Children and staff at a Sydney childcare centre will undergo tests for tuberculosis after someone who had been at the centre “on a daily basis” tested positive to the disease.
New South Wales Health said 92 children and 15 workers who attended the Only About Children care centre in Surry Hills in December and January were at risk, and all families and employees had been notified.
But it said there was no ongoing risk to people at the centre, or the wider community.
It said the infected person is receiving treatment but would not confirm whether that person was a worker at the centre.
Dr Vicky Sheppeard from NSW Health said TB usually affected the lungs and was usually spread after prolonged exposure, mostly through coughing.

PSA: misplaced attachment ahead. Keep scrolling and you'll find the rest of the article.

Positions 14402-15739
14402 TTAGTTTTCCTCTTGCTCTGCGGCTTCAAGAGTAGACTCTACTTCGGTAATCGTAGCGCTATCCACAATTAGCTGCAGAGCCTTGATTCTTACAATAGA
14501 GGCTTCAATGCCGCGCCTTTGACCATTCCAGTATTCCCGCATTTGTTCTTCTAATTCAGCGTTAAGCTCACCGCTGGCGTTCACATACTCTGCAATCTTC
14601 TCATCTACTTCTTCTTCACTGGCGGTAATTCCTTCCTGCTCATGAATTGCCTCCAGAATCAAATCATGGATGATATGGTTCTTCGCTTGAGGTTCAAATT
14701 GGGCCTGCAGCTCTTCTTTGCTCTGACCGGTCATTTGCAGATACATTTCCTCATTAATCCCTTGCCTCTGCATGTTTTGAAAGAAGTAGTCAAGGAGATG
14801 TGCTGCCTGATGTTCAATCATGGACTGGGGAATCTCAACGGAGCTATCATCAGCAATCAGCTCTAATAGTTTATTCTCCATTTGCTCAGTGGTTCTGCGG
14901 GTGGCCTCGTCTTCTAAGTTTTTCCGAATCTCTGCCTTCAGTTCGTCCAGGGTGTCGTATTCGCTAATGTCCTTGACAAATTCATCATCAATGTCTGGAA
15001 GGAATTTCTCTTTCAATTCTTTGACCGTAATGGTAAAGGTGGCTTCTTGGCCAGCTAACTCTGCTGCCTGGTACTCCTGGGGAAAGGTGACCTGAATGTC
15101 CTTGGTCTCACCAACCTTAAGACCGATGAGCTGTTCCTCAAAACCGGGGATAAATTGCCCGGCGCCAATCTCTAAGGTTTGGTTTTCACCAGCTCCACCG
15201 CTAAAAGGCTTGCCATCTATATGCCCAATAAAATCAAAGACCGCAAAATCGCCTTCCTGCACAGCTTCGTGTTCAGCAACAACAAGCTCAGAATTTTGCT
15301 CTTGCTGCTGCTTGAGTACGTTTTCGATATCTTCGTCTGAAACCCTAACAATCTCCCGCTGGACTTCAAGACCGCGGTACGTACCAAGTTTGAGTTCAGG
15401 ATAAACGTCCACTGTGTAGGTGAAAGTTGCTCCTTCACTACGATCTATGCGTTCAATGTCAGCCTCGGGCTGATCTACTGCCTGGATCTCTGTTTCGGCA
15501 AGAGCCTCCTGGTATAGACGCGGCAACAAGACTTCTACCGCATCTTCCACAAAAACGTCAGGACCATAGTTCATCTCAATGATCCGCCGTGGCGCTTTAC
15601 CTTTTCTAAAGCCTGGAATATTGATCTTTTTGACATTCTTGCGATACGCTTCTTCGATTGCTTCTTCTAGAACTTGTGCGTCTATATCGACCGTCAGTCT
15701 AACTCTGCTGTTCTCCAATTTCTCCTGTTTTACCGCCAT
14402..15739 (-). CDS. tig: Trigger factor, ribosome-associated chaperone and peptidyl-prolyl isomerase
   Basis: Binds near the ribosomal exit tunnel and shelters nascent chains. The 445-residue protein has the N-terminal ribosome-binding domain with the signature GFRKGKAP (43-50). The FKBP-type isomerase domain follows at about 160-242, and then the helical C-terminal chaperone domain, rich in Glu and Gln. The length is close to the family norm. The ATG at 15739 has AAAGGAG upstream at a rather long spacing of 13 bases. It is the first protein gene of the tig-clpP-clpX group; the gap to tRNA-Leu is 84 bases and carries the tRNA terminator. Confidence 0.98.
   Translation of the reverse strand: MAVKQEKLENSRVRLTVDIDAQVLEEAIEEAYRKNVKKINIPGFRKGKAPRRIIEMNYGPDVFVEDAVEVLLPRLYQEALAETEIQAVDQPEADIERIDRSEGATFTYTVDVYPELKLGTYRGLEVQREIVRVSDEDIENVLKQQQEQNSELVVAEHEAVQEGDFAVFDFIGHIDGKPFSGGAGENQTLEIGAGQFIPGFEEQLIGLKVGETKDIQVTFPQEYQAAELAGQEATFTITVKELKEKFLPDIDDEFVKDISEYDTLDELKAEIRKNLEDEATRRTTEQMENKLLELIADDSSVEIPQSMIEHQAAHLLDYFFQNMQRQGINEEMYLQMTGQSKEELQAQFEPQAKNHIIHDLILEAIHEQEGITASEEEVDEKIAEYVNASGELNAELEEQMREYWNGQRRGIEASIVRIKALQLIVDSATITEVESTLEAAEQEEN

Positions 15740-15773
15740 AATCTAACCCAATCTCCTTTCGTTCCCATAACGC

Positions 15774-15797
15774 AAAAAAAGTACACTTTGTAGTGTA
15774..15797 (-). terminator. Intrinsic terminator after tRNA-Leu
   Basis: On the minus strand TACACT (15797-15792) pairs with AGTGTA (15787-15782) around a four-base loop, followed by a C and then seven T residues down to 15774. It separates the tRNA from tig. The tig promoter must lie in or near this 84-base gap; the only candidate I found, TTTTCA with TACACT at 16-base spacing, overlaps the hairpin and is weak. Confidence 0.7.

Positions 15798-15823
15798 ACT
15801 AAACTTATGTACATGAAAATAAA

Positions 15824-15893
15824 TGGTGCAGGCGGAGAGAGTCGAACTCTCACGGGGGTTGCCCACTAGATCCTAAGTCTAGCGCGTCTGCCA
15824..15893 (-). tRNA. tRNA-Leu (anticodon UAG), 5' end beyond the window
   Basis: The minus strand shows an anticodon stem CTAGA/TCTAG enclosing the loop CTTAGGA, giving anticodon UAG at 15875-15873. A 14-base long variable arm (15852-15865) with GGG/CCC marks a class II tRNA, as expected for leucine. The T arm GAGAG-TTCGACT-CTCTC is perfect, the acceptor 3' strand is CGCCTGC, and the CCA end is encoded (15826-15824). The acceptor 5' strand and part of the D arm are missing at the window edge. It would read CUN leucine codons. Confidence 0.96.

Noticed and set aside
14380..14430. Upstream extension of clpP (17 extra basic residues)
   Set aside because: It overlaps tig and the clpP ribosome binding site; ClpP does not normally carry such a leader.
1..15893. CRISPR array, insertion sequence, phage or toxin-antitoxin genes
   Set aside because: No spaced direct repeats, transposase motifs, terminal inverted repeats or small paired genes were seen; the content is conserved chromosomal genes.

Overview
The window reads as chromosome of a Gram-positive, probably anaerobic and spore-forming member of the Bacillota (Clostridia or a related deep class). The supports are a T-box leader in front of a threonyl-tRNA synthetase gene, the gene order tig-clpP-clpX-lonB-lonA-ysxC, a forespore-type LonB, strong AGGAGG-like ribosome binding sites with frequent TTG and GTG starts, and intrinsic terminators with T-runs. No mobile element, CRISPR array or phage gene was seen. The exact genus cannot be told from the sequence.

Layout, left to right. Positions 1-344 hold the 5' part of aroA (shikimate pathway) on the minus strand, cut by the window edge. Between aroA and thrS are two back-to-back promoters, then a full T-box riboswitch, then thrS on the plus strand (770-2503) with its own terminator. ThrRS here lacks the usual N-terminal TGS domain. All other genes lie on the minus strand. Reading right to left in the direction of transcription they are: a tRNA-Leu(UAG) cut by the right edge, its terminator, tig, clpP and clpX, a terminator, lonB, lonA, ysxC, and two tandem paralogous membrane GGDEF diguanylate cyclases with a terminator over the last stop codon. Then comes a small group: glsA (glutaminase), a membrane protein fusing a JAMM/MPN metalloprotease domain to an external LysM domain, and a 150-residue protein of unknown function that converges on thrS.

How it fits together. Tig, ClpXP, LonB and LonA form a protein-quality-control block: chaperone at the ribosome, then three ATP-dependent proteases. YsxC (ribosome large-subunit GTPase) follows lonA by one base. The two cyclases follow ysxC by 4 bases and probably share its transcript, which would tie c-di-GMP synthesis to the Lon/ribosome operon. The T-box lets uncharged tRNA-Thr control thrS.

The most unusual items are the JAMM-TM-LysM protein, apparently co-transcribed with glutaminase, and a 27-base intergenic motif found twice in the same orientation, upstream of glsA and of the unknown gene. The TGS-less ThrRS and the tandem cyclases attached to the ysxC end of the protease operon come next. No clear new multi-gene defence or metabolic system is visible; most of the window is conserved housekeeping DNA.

“The infectious person was in the childcare centre during this period on a daily basis, so that is what is considered part of close contact: being in the same room as other people when you have infectious tuberculosis,” she said.
“Tuberculosis is a slow-moving condition. It’s quite different to other bacterial or viral infections that progress within days or weeks.
“It’s not unusual that it takes the doctor a while to determine the diagnosis.”
Dr Sheppeard said there were about 1,200 cases of TB in Australia each year, and treatment for the disease was highly effective.
The tests will be in the form of small injections to the arm, similar to allergy skin tests, with the first round of results expected on Friday.
Further tests will be carried out next week, with a second round of testing to be carried out in April to confirm the earlier results.
Dr Sheppeard said should anyone test positive, a chest X-ray and specialist medical review would be arranged.